2) The contrast between the frictional properties of the modeled pre-existing shear zones determines the required topography that must be built atop the weak structure to initiate failure of the frictionally stronger structure. Thus, the timing at which migration of deformation between structures occurs depends on this frictional contrast. On the other hand, the localization of deformation within the modeled crust is largely controlled by the prescribed location of the preexisting flaws. Our parametric study included an analysis of the impact of the contrast in frictional properties of the different pre-existing structures on the geometry of the topography of the simulated mountain belt, as well as the timing of initiation of slip along individual modeled structures. We found that large frictional contrasts between structures produce steep, high-elevation topography above the frictionally weak structures. These scenarios also require more accrued total model displacement to initiate the frictionally stronger structures relative to the low-contrast cases. Background crustal stress levels are lower in models with low frictional contrasts relative to models in which this contrast is high, which is consistent with our findings from (1).
Dissemination of Results
We have had / are pursuing two primary outlets to disseminating our project’s results. First, Hilley gave an invited lecture that presented this reporting period’s research results at the 2013 Geological Society of America Annual Meeting in Denver, CO (a recording of this invited lecture can be viewed at http://pangea.stanford.edu/~hilley/Talks/GSATalk2013.m4v). Secondly, Cruz and Hilley are currently in the process of preparing a manuscript for submission to the Journal of Geophysical Research-Solid Earth on this material.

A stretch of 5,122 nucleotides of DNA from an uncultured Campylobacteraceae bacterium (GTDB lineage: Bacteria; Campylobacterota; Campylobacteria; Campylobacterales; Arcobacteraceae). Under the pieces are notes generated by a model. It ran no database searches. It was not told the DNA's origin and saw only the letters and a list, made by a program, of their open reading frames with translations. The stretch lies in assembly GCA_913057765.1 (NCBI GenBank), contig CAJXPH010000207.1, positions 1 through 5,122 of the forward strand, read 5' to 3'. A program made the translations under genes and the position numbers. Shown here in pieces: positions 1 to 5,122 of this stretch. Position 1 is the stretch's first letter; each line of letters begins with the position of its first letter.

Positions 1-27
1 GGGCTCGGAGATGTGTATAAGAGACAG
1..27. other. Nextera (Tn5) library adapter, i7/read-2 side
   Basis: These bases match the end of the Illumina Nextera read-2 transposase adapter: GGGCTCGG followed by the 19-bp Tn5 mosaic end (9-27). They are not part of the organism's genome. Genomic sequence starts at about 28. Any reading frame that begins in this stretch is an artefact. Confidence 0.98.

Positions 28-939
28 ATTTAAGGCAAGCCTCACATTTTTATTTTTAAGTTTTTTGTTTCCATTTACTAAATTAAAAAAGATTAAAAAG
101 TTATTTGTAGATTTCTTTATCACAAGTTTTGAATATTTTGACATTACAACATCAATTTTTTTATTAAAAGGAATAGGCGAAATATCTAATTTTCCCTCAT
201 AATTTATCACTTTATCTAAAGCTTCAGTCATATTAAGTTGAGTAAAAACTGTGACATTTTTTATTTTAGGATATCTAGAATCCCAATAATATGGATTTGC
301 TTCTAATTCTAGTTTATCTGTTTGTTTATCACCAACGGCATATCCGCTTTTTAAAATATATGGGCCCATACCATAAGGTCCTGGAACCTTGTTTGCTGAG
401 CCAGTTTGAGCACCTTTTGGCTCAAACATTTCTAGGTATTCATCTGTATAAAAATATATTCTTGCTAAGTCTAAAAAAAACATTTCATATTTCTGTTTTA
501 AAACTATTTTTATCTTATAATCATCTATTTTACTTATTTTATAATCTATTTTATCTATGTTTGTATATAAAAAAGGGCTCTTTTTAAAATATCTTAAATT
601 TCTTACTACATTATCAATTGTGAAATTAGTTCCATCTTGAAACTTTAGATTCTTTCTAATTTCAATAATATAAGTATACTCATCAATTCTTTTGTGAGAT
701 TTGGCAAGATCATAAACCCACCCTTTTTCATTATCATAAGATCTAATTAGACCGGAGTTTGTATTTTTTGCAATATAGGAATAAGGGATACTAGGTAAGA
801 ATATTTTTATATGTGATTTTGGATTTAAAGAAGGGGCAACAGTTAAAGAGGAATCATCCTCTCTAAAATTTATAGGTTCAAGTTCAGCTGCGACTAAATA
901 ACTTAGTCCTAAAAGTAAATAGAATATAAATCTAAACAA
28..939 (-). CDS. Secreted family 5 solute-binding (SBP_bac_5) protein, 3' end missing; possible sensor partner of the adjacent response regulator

We continue to couple a bedrock incision and sediment deposition model into the Gale geodynamic model. Thus far, the implementation of one of these erosion rules (the alluvial transport rule) into the Gale model has posed some challenges. This rule controls basin deposition adjacent to eroding ranges, and so is likely important for determining the role that changes in reverse-fault footwalls may play in controlling the state-of-stress around the failing shear zones. These additions have become more onerous due to the fact that the NSF-CIG program no longer provides the dedicated programming-staff support for this software package. We will continue to work on this implementation through the grant period.